Researchers design facial recognition system as less invasive way to track lemurs in wild
WASHINGTON (Feb. 17, 2017)–A team of researchers has developed a new computer-assisted recognition system that can identify individual lemurs in the wild by their facial characteristics and ultimately help to build a database for long-term research on lemur species. The scientists hope this method has the potential to redefine how researchers track endangered species in the wild.
The recognition system, LemurFaceID, identifies individuals based on photographs, which helps researchers build a database of lemurs in Madagascar and study individuals over time. According to Rachel Jacobs, a biological anthropologist at the George Washington University's Center for the Advanced Study of Human Paleobiology and co-lead author of the paper, this method can help scientists with two issues: conducting evolutionary studies and aiding conservation efforts.
"We are excited about the results of this truly cross-disciplinary collaboration," said Dr. Jacobs. "The ability to consistently study individuals over long periods of time, as well as integrate data across different studies, are some of the challenges we face when studying wild animal populations. Senior author, Stacey Tecot (University of Arizona), and I weren't particularly satisfied with the common approaches used in lemur research, so we aimed to do something different with red-bellied lemurs, and we sought the expertise of our computer science collaborators."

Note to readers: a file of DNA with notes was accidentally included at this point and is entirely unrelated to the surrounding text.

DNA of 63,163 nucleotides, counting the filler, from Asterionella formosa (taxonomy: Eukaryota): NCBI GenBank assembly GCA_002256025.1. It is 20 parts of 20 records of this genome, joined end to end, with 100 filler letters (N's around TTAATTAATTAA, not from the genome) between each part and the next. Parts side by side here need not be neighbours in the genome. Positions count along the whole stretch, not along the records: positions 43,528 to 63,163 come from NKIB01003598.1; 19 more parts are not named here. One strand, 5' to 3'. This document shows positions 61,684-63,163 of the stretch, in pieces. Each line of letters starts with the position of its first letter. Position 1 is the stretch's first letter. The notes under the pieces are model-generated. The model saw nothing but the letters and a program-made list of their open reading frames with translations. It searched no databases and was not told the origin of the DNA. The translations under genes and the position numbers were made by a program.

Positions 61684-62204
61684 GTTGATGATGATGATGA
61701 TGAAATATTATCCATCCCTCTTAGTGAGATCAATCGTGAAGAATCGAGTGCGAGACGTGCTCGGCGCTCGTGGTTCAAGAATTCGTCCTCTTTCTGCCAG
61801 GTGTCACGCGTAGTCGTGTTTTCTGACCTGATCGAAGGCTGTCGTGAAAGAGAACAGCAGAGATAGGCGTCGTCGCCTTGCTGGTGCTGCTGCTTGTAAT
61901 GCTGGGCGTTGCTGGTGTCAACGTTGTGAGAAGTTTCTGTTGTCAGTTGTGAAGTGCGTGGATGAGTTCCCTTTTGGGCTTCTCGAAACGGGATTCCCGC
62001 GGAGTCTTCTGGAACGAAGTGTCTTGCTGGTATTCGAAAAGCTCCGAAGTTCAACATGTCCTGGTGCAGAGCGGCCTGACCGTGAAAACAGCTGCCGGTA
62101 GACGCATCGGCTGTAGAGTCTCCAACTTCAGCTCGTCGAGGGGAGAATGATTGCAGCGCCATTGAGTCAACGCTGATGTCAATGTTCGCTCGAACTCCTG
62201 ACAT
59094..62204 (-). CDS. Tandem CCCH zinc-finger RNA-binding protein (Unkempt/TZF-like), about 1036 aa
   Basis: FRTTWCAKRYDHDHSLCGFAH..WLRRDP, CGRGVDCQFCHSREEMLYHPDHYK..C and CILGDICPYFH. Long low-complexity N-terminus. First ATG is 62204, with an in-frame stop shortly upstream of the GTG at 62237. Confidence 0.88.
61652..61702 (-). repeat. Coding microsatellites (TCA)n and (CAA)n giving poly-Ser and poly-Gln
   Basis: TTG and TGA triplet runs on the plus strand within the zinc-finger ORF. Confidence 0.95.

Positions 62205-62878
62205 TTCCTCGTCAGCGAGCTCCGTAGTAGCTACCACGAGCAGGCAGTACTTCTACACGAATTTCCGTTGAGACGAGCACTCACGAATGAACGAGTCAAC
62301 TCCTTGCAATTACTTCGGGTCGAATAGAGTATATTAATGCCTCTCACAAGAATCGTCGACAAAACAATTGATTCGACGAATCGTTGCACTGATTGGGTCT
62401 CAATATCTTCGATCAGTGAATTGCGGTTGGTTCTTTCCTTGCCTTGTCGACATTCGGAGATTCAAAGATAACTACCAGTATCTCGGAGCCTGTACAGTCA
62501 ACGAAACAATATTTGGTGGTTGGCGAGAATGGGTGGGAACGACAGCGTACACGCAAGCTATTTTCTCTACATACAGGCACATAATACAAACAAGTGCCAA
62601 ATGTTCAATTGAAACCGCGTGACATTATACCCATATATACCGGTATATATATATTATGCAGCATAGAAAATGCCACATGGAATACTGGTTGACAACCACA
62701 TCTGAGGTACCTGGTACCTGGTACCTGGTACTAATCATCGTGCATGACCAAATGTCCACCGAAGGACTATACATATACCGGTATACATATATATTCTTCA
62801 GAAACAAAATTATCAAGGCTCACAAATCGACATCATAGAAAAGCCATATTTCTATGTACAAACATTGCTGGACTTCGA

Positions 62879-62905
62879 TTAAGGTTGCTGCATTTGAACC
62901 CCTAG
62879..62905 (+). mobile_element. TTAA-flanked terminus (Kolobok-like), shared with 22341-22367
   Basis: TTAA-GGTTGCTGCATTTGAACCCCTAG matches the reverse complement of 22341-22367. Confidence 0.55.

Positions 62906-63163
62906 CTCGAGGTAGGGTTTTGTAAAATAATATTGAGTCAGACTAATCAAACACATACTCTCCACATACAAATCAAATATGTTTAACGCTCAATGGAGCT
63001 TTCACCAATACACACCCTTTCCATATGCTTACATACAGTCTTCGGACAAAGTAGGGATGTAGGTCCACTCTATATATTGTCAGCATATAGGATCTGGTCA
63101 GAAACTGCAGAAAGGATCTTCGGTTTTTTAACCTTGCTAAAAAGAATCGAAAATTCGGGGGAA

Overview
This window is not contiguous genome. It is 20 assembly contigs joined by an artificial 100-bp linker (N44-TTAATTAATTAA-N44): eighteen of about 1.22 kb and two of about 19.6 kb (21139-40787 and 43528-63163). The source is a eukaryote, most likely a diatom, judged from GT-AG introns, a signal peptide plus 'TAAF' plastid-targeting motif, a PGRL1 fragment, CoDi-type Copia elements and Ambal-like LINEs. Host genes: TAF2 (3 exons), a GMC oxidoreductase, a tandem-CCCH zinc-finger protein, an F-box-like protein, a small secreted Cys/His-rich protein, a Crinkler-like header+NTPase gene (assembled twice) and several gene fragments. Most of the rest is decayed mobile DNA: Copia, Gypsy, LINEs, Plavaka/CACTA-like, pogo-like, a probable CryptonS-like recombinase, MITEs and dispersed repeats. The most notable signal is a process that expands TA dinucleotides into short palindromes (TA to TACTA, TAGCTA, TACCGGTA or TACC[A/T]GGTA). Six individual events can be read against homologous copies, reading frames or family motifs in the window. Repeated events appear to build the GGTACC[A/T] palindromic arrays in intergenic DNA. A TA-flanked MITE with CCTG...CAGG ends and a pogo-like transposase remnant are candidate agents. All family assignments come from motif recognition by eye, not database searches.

Evolutionary studies require long-term life history data on known individual animals to answer questions related to survival, reproduction and population growth. While previous efforts to track wild lemurs often required researchers to trap and physically tag them, LemurFaceID offers a non-invasive, fast, cost-effective and accurate way to conduct studies by uploading photos of the lemurs to the system.
Lemurs were named the world's most endangered group of mammals in 2012. Dr. Jacobs said she hopes LemurFaceID may help improve conservation efforts. The software can help to create records of how many individual lemurs there are in populations and what kind of social system they live in. It could also help to track trafficked lemurs if they are taken from the wild.
The researchers hope this type of software can serve as a model for tracking other species and, in some cases, potentially replace physically tagging animals.
"We think this method could be applied to studies of species that have similar variation in hair and skin patterns, such as red pandas and some bears, among others," Dr. Jacobs said.
The research was described in a paper, "LemurFaceID: a face recognition system to facilitate individual identification of lemurs," that published Friday in BioMed Central.